Getting the most for your meeting dollar or return on investment is the focus of many articles for meeting planners. Although there is little I could add to the many good writings already in print, I would like to remind us of some basic values that are still important.
Summer is now past, and we are racing toward another new year. This is a good time to take another look at how we perform in planning and implementing tasks for a successful meeting. I realize that someday someone else will plan the meetings that have been my responsibility for the past 35 years. I also find myself remembering the advice of my late father, who has been deceased for 41 years: “Treat people as you would like to be treated.” He also told me: “Any task worth your effort is worth your best.” In other words, “do it right,” and do it the right way.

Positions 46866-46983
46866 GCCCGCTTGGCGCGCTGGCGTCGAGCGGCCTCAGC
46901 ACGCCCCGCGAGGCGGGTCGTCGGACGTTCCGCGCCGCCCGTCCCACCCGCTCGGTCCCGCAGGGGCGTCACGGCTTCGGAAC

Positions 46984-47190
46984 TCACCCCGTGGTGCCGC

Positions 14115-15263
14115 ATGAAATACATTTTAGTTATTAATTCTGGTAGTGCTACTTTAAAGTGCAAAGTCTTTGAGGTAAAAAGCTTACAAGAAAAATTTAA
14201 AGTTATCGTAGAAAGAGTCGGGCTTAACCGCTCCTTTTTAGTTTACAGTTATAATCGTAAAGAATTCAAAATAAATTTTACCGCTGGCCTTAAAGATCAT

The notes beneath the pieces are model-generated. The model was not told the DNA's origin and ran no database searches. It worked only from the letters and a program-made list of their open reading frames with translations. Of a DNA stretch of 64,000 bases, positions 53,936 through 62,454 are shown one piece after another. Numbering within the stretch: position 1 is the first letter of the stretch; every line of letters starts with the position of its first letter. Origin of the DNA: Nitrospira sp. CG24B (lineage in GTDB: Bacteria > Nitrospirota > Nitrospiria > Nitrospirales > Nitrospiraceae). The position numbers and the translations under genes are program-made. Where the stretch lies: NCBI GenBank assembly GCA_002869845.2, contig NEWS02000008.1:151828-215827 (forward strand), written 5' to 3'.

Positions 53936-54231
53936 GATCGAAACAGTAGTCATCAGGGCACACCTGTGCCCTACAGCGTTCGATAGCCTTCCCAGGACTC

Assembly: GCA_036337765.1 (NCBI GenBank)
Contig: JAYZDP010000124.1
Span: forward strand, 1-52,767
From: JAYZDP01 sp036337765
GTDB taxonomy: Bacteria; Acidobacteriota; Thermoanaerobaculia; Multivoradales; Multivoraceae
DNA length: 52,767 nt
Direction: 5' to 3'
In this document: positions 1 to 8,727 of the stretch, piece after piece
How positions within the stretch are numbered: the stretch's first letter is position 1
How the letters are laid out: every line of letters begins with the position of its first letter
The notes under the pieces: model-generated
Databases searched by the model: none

There is no substitute for:
Honesty. Most of us can detect dishonesty — if not immediately, as the meeting plans unfold. As planners, when we meet with suppliers, we should project the “true picture” relating to all aspects of our meetings. In return, we can expect the same from the suppliers to whom we entrust our needs.
Loyalty. I appreciate this quality in the people I serve or with whom I communicate. Someone who is loyal to his employer and friends is very likely to exhibit the characteristics of commitment and faithfulness.
Commitment. An intense desire to see one's responsibilities completed properly is simply commitment to “do the right thing right.” This quality is greatly valued in suppliers and planners.
Join me this fall, and let's take another look at how we perform and follow through to adequately meet the many challenges that each of us face. Taking the time and making the promise to “do it right” will never disappoint our employers, ourselves, or those we serve.
In a few short months, we will gather in San Jose for the annual RCMA meeting. I look forward to seeing each of you there and again adding building blocks to great relationships.